Earlier that morning, we visited the L'viv cemetery, which is beautiful - very green with many trees, ancient statues and interesting stories. A cousin of mine (who would be a few years younger than me now, killed in a car accident) is there - no statues, just the most basic nailed-together wooden cross, with no engravings or etchings, but with photos lovingly attached. It was the simplest grave I saw there, but perhaps the most striking. My cousins take great care over the flowers on the grave.
From L'viv, we drove to the town where my Baba grew up, Xolosko. It is a tiny town: a run-down church (there aren't the funds to repair it properly, so mass is held in the priest's house next door), a line of cows walking down the street to be milked, and the stream that my Baba talked about so fondly, still filled with ducks and geese that are roaming about happily. The chickens run around the village and look after themselves - as chickens are meant to do! Every house has a well-maintained garden and a well-maintained well. There are electricity and telephone lines (a more recent improvement), but no running water - everyone has their own well and their own privy.
As we walked through the town, we met several older people who, as soon as they found out who we were, started to weep and couldn't contain their joy. They were my Baba's friends, and remembered her and my Dida with such fondness. They live a hard life, but do not complain or ask for more - they take huge joy and huge pride in their gardens, their farms, their icons and their houses. Everything is done by hand, from watering to cutting the grass (with scythes).
We were invited for what can only be described as a veritable impromptu feast (the first lunch of the day) by this wonderful old lady who remembered the great kindness of my great-grandmother. We were treated to her finest: coffee (instant, where we felt the difficulty of accepting generosity - trying to take enough to appreciate the kindness, but not wanting to take the last of the coffee granules), potato pancakes (to die for - with fresh herbs, and done in butter), boiled eggs (taken from the nests minutes before - the freshest possible, and yes, you can actually taste the difference) and bread thickly spread with butter (a luxury). A simple and delicious meal, but perhaps proportionally the richest meal I have had.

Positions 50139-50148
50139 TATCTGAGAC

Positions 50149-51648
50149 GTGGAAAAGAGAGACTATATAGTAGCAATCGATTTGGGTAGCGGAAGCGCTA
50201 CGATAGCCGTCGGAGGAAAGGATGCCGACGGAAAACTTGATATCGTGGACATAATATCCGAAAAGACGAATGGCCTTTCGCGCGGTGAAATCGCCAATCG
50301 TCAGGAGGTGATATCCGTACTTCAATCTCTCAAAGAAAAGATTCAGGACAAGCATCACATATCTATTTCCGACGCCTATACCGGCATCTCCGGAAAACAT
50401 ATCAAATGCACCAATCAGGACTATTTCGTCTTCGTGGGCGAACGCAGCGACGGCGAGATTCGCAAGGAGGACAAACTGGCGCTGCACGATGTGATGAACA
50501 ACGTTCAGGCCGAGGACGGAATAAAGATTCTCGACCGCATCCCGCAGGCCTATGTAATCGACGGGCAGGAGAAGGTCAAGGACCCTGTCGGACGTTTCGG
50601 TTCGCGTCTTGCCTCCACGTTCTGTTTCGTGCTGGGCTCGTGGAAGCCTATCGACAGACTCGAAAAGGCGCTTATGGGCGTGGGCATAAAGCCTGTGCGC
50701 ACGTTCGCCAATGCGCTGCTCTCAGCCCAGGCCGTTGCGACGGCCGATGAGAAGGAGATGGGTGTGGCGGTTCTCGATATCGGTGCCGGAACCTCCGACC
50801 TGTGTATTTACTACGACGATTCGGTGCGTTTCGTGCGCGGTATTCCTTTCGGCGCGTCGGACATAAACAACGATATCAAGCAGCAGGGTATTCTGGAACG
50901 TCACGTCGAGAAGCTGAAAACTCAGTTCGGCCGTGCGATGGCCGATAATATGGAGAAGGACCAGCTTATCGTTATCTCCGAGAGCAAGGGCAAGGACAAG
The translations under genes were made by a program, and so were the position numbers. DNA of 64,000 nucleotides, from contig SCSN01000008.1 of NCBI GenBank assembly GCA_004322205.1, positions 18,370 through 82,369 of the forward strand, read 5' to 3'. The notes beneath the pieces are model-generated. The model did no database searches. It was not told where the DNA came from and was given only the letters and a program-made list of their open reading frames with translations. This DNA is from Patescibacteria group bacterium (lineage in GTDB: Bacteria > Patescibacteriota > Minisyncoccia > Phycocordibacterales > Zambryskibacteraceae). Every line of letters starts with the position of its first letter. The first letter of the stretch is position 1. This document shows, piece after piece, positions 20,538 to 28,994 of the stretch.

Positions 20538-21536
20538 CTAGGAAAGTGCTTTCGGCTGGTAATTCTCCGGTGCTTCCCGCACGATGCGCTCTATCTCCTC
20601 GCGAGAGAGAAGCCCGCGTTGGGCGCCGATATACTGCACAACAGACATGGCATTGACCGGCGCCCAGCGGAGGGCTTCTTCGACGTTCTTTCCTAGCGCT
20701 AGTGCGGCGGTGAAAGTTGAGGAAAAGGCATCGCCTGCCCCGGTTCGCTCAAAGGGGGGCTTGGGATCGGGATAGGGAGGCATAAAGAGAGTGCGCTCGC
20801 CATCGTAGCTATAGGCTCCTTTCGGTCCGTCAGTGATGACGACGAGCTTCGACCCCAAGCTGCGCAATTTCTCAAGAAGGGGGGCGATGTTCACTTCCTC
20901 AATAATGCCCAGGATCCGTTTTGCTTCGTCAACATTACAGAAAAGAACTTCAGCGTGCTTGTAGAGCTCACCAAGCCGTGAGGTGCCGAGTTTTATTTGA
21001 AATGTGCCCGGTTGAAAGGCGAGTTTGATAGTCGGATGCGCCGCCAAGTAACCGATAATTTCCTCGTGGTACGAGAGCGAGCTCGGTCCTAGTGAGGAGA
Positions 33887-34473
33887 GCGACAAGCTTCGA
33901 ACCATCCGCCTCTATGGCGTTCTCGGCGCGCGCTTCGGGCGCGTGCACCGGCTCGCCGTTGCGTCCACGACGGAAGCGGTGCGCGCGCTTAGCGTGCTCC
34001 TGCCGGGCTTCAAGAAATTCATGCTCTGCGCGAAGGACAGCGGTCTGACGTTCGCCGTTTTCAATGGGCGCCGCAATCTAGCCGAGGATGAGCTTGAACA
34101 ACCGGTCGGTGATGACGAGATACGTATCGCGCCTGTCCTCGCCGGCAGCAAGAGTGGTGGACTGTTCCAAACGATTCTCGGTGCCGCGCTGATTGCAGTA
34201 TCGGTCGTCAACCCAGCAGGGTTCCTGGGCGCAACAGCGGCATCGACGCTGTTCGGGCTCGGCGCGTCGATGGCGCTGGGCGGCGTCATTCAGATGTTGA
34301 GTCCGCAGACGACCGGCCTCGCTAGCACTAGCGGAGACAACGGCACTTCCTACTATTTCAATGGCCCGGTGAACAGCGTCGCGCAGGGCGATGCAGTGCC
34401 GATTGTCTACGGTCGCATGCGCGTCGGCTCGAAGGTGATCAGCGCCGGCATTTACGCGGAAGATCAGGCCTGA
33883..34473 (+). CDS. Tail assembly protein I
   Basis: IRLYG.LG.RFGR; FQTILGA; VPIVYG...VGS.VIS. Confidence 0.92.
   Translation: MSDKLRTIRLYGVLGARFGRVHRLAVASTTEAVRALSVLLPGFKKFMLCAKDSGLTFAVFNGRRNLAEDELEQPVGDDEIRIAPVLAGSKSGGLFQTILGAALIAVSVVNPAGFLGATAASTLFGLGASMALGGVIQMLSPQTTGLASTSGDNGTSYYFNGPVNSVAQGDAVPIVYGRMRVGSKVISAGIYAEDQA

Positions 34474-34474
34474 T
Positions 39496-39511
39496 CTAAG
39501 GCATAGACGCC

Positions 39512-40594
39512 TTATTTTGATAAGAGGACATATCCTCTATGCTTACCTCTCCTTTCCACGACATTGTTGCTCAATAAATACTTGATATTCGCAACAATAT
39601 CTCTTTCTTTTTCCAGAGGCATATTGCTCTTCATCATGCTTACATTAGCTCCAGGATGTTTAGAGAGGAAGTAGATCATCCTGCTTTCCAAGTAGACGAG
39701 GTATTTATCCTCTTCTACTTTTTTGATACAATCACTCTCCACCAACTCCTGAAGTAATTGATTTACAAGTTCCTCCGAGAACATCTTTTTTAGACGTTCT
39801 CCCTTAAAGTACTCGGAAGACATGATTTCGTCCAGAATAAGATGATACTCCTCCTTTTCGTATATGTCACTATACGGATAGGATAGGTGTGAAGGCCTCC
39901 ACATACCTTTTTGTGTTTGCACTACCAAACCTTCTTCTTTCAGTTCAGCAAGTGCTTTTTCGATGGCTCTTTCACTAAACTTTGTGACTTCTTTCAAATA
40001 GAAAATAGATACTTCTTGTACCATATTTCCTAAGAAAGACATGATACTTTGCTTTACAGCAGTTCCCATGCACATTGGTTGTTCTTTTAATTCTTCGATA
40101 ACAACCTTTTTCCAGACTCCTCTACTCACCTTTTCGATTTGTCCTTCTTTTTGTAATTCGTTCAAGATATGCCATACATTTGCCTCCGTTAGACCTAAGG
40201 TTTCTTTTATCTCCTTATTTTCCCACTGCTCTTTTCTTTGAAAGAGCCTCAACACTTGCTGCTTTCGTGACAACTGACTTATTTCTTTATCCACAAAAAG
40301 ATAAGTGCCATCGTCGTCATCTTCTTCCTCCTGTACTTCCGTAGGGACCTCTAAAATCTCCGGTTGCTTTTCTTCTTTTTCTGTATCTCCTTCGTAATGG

The house where my Baba grew up had been inhabited by a family relocated by the Soviet's from some other town. The house had been one of the best in the village, with an extensive garden near the village's monument to the end of serfdom at the end of the 19th century. Unfortunately, all that is left of the house is the well. The house was of such good quality that the new owners moved it to another village when they left. However, the view of the stream and the church that my Baba describes is still there, if a little overgrown. And the memories persist - we were told by friends that my Baba's family did so well with their bees and their garden and my great-grandfather's cabinet-making that they were quite well off. So well off that some jealous sister-in-law once made the statement that my great-grandmother's vareneky were 'always swimming in butter'.
Storks bring good luck in Ukrainian folk lore - perhaps because they keep the thatched roofs clean - and we have seen many in the countryside. I was most pleased to see a stork walking along the road as we drove away, back toward's my Baba's town. I hope it makes a home there.
We also visited my Dida's family and village - both more prosperous than my Baba's, but in no way less generous in the number of both feasts and cousins. I had the great pleasure of rolling up my jeans and running through the fields to a stream with a flock of cousins about my age. But more on that later when I have more time - I must grab a last plate of verenyky before hopping on a plane out of the Ukraine - leaving me with the distinctly odd impression that I'm leaving home.